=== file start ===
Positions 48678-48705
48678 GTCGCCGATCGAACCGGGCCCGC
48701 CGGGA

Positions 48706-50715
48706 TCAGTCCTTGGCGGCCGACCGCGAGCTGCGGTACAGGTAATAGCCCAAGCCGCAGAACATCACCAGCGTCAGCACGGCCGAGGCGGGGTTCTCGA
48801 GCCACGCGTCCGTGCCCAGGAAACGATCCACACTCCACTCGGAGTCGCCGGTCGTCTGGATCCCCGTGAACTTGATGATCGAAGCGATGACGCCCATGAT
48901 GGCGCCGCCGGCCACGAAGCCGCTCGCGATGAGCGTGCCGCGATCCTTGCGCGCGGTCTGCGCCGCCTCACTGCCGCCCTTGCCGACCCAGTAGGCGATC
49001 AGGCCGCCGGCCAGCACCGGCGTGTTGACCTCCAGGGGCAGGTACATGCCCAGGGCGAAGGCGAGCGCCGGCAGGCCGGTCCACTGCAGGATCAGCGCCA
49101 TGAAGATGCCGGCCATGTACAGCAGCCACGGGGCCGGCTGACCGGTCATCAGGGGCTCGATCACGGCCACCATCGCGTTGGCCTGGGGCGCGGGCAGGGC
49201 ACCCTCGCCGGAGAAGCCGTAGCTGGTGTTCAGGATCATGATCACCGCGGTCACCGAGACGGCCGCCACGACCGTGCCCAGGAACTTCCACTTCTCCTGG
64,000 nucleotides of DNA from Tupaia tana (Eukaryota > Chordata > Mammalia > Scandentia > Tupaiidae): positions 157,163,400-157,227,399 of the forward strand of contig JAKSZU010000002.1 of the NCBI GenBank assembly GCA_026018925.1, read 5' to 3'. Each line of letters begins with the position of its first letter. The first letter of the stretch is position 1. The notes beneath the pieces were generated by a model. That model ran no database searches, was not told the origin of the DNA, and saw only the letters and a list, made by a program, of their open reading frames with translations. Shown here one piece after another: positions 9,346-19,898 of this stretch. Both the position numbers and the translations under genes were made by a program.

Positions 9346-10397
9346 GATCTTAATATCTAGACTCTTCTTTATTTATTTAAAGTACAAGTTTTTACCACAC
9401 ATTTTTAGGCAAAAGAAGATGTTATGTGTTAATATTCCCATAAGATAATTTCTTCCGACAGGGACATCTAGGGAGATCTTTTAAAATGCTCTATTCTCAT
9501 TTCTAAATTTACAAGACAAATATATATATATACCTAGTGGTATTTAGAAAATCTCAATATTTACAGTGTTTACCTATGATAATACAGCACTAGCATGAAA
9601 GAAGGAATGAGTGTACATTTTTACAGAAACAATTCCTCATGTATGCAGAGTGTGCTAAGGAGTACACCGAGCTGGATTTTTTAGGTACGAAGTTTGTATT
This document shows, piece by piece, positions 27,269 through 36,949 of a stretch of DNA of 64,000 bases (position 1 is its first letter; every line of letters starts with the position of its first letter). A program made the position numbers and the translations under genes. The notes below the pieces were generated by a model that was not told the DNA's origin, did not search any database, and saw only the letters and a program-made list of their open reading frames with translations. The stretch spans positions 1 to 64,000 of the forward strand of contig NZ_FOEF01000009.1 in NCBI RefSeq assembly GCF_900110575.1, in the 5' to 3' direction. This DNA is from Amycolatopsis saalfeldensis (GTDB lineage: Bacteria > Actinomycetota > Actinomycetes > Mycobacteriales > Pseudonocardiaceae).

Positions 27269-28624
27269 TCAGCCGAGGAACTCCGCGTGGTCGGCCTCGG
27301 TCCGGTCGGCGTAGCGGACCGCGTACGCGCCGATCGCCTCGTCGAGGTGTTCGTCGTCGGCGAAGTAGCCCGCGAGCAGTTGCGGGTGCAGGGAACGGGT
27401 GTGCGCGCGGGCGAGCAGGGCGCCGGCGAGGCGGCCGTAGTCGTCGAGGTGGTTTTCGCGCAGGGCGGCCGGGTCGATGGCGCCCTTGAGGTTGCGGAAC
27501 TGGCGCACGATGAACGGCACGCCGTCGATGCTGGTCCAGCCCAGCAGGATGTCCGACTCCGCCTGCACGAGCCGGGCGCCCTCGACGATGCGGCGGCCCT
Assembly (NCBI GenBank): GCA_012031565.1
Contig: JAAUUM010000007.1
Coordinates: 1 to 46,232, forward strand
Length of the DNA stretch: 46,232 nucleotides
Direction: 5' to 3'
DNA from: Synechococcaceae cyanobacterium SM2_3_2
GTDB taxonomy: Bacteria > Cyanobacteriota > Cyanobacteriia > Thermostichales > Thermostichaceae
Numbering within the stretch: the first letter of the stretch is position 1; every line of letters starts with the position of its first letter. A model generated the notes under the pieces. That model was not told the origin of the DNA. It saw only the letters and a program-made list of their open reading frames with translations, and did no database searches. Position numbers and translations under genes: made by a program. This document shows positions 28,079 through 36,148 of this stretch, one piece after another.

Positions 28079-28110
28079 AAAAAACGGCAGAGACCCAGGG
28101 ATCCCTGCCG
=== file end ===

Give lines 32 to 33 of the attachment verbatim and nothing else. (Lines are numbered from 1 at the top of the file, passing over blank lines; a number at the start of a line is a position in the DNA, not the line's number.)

28079 AAAAAACGGCAGAGACCCAGGG
28101 ATCCCTGCCG